Permafrost Becoming a Carbon Source Instead of a Sink

Permafrost Becoming a Carbon Source Instead of a Sink

Winter carbon emissions from Arctic regions appear to be adding more carbon to Earth’s atmosphere each year than is being taken up by Arctic plants and trees. It is a stark reversal for a region that has captured and stored carbon for tens of thousands of years.

In a study published in Nature Climate Change, scientists estimated that 1.7 billion metric tons of carbon were lost from Arctic permafrost regions during each winter from 2003 to 2017. Over the same span, an average of 1 billion metric tons of carbon were taken up by vegetation during summer growing seasons. This changes the region from being a net “sink” of carbon dioxide—where it is captured from the atmosphere and stored—into being a net source of emissions.

Permafrost is the carbon-rich frozen soil that covers about one quarter of Northern Hemisphere land area; it encompasses vast stretches of Alaska, Canada, Siberia, and Greenland. Scientists have estimated that permafrost stores more carbon than has ever been released by humans via fossil fuel combustion. These frozen soils have kept carbon safely locked away for thousands of years, but rising temperatures are making them thaw and release those greenhouse gases.

The map above shows the estimated annual winter (October to April) emissions of carbon dioxide for Arctic permafrost regions from 2003 to 2017. A team of more than 70 researchers compiled ground-based observations of carbon dioxide emissions and combined them with remote sensing data and ecosystem models to assess current and future carbon losses.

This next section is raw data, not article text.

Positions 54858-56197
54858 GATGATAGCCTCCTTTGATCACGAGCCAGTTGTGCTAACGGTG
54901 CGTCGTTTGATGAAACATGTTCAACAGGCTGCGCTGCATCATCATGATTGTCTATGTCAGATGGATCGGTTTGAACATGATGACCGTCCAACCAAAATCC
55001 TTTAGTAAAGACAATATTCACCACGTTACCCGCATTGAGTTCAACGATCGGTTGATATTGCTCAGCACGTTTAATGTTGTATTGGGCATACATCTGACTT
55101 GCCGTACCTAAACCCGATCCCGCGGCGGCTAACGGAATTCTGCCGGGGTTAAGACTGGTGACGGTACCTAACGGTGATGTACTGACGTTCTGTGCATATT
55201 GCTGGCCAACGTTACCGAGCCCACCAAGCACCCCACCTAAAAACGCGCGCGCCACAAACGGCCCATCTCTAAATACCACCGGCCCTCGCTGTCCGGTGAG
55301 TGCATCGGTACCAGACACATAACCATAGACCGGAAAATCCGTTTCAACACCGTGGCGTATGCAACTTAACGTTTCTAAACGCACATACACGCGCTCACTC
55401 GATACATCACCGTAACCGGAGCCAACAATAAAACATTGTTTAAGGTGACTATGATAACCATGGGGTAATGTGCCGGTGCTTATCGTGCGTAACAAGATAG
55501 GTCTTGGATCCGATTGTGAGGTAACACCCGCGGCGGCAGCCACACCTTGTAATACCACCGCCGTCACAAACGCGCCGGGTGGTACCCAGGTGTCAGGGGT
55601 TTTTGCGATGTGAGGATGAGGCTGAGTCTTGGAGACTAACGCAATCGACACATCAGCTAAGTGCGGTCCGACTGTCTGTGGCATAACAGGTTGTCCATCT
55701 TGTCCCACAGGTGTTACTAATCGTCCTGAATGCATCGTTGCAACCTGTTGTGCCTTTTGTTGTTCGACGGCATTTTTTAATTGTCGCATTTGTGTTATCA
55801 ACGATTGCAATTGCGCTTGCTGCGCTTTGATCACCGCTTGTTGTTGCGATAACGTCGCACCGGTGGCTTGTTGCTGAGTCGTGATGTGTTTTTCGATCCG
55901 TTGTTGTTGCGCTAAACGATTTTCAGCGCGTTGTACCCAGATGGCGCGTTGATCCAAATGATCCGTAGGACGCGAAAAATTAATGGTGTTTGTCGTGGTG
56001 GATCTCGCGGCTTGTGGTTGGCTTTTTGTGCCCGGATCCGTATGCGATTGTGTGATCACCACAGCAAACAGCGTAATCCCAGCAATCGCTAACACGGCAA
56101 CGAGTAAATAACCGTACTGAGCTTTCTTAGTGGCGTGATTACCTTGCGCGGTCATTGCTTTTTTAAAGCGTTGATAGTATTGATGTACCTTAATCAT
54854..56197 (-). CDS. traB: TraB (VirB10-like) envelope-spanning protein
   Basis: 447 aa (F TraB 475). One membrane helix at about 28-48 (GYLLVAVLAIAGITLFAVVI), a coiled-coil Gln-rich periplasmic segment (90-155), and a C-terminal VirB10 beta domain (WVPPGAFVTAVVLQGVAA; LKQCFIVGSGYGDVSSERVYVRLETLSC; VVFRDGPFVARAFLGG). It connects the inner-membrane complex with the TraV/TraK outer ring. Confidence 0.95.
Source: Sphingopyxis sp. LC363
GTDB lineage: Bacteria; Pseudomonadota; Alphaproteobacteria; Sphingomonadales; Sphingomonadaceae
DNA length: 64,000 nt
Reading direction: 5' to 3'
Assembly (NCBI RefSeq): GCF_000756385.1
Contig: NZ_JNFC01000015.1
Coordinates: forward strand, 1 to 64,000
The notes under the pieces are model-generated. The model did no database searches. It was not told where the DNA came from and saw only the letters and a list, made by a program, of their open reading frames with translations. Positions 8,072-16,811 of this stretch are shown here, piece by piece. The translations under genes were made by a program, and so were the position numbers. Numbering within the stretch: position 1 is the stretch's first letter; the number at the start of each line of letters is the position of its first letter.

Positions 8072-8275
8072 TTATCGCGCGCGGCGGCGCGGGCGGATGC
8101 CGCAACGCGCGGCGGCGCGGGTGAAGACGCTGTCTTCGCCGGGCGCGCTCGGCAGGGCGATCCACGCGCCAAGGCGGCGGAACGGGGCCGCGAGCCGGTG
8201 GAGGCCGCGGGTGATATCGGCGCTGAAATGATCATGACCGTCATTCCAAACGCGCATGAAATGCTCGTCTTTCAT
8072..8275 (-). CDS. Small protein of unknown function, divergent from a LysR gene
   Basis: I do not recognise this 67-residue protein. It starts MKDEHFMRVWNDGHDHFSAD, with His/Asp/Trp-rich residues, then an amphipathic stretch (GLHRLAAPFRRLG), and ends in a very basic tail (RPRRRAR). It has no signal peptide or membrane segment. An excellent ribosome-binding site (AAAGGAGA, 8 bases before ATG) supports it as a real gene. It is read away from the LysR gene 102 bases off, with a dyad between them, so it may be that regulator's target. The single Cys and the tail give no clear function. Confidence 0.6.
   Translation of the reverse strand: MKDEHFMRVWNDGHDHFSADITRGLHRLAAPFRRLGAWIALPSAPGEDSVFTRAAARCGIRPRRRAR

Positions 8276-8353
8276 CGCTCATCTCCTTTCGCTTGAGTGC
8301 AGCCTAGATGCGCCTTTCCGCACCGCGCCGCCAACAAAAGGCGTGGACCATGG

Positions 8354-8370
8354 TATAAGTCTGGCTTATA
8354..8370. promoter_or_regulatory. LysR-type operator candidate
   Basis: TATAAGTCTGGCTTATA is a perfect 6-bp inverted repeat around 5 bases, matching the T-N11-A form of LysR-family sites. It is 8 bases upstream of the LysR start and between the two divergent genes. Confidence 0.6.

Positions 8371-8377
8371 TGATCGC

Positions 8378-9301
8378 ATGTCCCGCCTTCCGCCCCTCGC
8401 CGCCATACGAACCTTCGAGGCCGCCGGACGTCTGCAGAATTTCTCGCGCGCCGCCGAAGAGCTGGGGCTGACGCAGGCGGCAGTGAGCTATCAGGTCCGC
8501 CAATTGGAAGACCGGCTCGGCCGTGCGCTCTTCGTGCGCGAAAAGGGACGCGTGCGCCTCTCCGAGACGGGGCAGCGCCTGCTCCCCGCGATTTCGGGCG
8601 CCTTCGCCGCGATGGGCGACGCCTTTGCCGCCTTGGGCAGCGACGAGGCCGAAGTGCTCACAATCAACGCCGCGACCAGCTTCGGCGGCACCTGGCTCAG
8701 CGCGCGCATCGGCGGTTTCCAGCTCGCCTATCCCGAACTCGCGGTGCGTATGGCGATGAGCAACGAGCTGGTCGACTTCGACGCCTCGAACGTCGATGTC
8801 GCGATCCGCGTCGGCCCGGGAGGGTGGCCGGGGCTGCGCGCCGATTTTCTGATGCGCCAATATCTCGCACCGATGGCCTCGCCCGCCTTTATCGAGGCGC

“These findings indicate that winter carbon dioxide loss may already be offsetting growing season carbon uptake, and these losses will increase as the climate continues to warm,” said Sue Natali, lead author of the study and a scientist at Woods Hole Research Center (WHRC). “Studies focused on individual sites have seen this transition, but until now we haven’t had a clear accounting of the winter carbon balance throughout the entire Arctic region.”

Natali and colleagues warned that winter carbon dioxide losses from permafrost regions could increase by 41 percent over the next century if human-caused greenhouse gas emissions continue at their current pace. If fossil fuel use is modestly reduced, winter carbon dioxide emissions would increase 17 percent compared with current emissions. Carbon emitted from permafrost has not been included in most models of future climates.

“The warmer it gets, the more carbon will be released into the atmosphere from the permafrost region, which will add to further warming,” said co-author and WHRC scientist Brendan Rogers. “It’s concerning that our study, which used many more observations than ever before, indicates a much stronger Arctic carbon source in the winter. We may be witnessing a transition from an annual Arctic carbon sink to a carbon source, which is not good news.”

The study was supported by NASA’s Arctic-Boreal Vulnerability Experiment (ABoVE) and conducted in coordination with the Permafrost Carbon Network and more than 50 collaborating institutions.

NASA Earth Observatory image by Joshua Stevens, using data from Natali, S.M., et al. (2019). NASA photograph of permafrost by Jefferson Beck. Story by Samson Reiny, NASA Earth Science News Team, and Miles Grant, Woods Hole Research Center.

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